It has been a while since my last blog post – it came as quite a shock to see how much time had past since I last properly posted here. I’ve still been trying new recipes and ingredients but only recently realised how much I’ve missed writing about my culinary adventures. After what has been a tough year so far, I’ve decided to return to blogging and plan to post here regularly – at least once a week. I will continue to focus on seasonal, local ingredients, with the odd detour along the way, including documenting any great restaurant finds.
Indeed my first post is on a fantastic restaurant Bill and I discovered with friends a few weeks ago – The Wellington Arms in Baughurst, Hampshire. I was tasked with finding a country pub or restaurant halfway between Surrey (where we live) and Oxfordshire and after some searching came across the Independent’s Top 50 Country Pubs where The Wellington Arms came highly recommended.
After visiting the website I came across a glowing recommendation from one of my favourite food writers, Diana Henry: “At this tiny but perfectly formed pub, it is worth fighting for one of the twelve tables.” My mind was made up and I desperately hoped they would be able to squeeze us in. Our luck was in and I managed to secure a last-minute booking for Saturday lunchtime – no fighting needed.
The drive along winding country lanes to the tiny village of Baughurst was beautiful and picturesque – I wish I had had a proper camera with me to take photos of the stunning countryside with contrasting fields of vibrant yellow oilseed rape.
Arriving at The Wellington Arms, we were greeted by this sign:
The Wellington Arms has its own rare-breed hens, along with pigs, sheep and bee hives. Using homegrown, local and organic produce, the owners Simon and Jason grow salad leaves and herbs in their kitchen garden (using polytunnels in winter) and asparagus, courgettes, pumpkins, salads and root vegetables in raised beds.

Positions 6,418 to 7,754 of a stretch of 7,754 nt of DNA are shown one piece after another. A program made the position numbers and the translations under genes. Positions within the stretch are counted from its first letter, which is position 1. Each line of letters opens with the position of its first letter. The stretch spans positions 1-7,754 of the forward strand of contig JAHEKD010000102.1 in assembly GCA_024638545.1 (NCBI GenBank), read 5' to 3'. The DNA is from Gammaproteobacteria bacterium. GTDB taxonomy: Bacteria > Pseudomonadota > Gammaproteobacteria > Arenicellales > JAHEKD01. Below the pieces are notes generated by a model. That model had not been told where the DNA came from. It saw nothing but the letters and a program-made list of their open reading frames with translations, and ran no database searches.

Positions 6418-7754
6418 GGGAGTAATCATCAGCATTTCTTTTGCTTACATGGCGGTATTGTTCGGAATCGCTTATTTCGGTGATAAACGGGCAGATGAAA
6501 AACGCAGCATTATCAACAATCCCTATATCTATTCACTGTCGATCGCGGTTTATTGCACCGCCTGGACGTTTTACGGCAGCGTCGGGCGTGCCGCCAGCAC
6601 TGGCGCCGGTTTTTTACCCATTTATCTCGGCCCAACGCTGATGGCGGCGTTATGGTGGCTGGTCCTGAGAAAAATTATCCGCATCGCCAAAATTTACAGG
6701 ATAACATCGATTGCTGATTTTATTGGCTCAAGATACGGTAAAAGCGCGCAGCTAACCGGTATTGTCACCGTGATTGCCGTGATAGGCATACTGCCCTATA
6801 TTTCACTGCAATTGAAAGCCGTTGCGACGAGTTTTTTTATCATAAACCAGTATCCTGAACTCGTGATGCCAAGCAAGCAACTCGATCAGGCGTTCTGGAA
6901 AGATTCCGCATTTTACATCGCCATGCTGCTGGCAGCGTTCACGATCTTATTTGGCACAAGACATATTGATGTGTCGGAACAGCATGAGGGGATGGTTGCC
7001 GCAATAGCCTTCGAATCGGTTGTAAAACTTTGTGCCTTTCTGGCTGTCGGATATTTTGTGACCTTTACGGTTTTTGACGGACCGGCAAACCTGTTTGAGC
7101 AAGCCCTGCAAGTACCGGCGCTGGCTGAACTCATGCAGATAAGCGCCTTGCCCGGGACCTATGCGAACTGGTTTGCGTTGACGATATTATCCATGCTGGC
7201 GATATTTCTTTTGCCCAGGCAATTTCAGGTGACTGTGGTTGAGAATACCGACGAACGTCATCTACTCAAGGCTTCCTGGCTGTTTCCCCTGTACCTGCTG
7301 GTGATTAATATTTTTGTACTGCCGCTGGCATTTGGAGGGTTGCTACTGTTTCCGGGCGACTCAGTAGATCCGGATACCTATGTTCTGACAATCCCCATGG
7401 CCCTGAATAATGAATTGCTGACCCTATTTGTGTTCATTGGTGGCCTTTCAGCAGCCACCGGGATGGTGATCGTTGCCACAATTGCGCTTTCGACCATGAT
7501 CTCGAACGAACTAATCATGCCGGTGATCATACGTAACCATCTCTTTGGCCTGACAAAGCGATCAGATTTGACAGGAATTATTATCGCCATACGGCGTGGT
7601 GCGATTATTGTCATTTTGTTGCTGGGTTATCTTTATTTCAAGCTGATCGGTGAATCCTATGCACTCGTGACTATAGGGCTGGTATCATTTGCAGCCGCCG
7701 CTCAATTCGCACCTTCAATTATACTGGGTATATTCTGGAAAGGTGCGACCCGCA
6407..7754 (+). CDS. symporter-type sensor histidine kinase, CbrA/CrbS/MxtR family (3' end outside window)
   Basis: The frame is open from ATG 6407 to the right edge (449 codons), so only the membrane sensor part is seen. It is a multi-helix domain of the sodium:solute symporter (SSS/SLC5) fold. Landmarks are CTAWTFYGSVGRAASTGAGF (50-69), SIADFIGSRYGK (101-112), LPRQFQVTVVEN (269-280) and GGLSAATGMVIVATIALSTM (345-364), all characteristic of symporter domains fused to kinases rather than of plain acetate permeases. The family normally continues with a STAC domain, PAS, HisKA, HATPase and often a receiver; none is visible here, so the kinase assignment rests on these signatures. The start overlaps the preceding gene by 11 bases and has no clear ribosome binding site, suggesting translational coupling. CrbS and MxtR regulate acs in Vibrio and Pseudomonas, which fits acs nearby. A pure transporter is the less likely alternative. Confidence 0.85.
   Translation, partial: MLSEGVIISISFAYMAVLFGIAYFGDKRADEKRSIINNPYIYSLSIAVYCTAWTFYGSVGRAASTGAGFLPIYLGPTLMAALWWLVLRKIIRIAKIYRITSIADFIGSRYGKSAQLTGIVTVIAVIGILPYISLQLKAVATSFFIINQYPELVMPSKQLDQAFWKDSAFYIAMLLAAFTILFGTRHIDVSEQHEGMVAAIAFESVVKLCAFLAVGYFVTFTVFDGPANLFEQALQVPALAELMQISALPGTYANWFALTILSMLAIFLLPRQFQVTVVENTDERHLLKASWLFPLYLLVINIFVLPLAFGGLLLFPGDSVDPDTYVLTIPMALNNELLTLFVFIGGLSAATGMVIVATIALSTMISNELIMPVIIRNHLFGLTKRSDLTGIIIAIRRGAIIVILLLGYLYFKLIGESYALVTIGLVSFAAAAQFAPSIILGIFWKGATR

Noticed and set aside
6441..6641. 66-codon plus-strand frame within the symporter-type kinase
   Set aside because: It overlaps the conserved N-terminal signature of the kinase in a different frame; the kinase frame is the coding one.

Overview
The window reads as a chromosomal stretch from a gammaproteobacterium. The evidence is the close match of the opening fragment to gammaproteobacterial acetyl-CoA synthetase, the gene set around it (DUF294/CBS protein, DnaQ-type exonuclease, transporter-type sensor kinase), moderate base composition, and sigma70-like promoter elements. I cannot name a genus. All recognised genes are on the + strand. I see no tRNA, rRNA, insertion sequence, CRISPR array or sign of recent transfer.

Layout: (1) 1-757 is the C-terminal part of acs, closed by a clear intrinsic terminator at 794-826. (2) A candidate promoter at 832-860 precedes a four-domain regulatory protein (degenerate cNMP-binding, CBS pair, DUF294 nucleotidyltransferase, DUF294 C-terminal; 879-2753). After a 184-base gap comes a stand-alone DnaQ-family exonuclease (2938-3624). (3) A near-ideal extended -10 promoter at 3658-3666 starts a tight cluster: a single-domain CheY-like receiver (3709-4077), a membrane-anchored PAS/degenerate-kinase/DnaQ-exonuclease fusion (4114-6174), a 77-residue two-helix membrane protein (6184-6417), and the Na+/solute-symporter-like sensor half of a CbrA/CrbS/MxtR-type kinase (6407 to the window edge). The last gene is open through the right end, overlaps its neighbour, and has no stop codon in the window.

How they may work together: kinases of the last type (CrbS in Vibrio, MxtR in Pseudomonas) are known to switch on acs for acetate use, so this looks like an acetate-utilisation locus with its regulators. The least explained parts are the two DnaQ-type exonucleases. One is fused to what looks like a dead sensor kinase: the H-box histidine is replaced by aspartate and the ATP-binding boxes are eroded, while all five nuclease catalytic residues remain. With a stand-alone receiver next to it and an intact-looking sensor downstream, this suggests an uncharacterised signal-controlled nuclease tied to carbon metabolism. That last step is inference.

This already seemed like a special place and worthy of the rave reviews I had read online. This was confirmed when we settled down at our table (after a very warm welcome from Simon) and read through the excellent menu.
My starter, twice-baked Westcombe Cheddar cheese soufflé on braised leeks with double cream & Parmesan, was incredible – rich in flavour with a light, fluffy texture.
My main, baked potato gnocchi with roasted butternut squash, walnuts, sage and Parmesan, was equally delicious and incredibly filling. The flavours worked in perfect harmony, with the sage and Parmesan providing the perfect savoury foil to the sweet squash, caramelised walnuts and sticky balsamic dressing.
My dessert (yes, I was full but there was no way I was turning this down) was a warm and comforting Seville marmalade sponge pudding with homemade custard.
This restaurant embodies everything I love – seasonal, local produce cooked well. No fancy techniques, just great food, with the produce the stars of the show. We shall definitely be back.